vnI] MIEDIAE VAL IISTOR Y OF N. INVDIA 305
to Muttra, and Parthians ruled in Gujarat and on the lower Aryans in
Indus. When these foreigners were becoming assimilated to the West.
the indigenous populations, the White Huns came and threw
everything into confusion. Yasodharman had defeated them,
and his successors for a time maintained a doubtful supremacy;
but the conquests of Harshavardhana were the last efforts of
the ancient regime. Thus the Aryan element, submerged in
the East and overthrown on the West, was chiefly confined to
the Doab and the Eastern Punjab, the only parts of Northern
India which still retained stability and a dense population.
The tribes now dominant, whether aboriginal or foreign, were Character
often very large, and their settlements were scattered over .ad civil-
a wide extent of country. Nor were they without a certain the non-
amount of civilization. Ruins of their numerous forts are still Aryan
extant. But they were split up into innumerable small com- ties.
munities, which were continually warring with each other, and
their ways were abhorrent to the true Aryan. They were
a valiant, jovial, witless, and drunken people. On the rare
occasions when they did unite they could be very formidable.
They were at once the allies, the saviours, and the victims of
the Rijputs; they repeatedly defeated Muhammadan armies;
and they were neither completely absorbed nor subdued until
the sixteenth century. But they were unable to establish any
political cohesion. The GCjars alone, a pastoral tribe of
Scythic origin, founded several petty states in the Punjab,
Central RAjputAna, and Gujarat; but, with a single exception,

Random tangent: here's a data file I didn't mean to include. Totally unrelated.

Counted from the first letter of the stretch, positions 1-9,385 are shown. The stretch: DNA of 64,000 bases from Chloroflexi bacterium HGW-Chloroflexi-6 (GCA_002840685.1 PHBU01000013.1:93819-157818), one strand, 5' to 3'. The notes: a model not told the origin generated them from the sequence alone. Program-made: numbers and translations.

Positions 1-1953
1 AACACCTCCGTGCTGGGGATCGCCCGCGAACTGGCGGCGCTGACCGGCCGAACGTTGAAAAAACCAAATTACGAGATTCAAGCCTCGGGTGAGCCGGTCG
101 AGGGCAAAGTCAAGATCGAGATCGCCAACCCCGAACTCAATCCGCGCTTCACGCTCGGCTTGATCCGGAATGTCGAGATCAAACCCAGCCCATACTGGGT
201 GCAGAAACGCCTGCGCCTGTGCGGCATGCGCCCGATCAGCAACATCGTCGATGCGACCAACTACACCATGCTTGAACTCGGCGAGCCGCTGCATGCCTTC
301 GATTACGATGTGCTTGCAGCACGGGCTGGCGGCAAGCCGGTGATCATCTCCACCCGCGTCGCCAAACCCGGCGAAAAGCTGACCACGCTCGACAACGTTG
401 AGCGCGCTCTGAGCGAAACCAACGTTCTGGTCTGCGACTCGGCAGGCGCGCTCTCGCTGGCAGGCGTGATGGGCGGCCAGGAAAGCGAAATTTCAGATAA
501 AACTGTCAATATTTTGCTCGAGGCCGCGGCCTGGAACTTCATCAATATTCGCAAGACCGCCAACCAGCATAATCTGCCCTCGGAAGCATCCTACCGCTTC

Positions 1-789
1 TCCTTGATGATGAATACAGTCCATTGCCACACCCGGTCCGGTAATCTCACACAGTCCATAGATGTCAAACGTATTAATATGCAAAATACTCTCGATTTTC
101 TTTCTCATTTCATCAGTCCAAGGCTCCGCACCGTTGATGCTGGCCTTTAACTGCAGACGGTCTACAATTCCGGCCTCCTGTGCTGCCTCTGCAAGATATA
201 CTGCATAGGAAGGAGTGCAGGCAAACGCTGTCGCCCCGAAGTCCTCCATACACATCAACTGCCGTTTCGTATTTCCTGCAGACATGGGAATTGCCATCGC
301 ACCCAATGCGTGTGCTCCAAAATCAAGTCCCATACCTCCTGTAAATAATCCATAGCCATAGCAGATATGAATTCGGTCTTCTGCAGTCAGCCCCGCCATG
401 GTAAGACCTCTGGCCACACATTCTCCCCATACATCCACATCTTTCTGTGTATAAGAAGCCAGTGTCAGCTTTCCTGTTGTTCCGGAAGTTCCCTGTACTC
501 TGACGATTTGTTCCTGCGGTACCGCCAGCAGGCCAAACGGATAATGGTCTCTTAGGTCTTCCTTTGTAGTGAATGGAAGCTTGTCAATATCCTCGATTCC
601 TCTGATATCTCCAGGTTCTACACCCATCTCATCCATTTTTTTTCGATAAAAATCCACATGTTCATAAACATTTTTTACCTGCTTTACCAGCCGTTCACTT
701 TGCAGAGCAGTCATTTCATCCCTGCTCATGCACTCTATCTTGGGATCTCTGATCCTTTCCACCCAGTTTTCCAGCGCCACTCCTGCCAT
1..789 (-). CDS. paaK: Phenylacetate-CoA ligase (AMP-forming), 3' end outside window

none of these survived the tenth century.
The absorption and assimilation of these aboriginal or Neo-
foreign masses within the Hindu fold was the task of Neo- Hinduism.
Hinduism, a task mainly accomplished between the seventh
and eleventh centuries A. D.: and it was so thoroughly done that
we now find throughout Northern India a Hindu population
fairly homogeneous in blood, culture, and religion, and differ-
ing markedly from the degraded tribes that still haunt the out-
skirts of civilization. The transition was effected by a threefold
movement: religious, social, and political.
The religious movement consisted in the substitution of the
popular and non-Aryan cults for the Vedic or Aryan.
(a) The Vedic religion had always been the exclusive posses- The
sion of the Aryan tribes, and to communicate a knowledge of religious
the Vedas to outsiders was a sin. On the other hand, from
immemorial times Siva and Krishna had been the popular
deities of the Dravidians. By a process which we cannot now
fully trace, Siva (whom the Greeks, although not always quite
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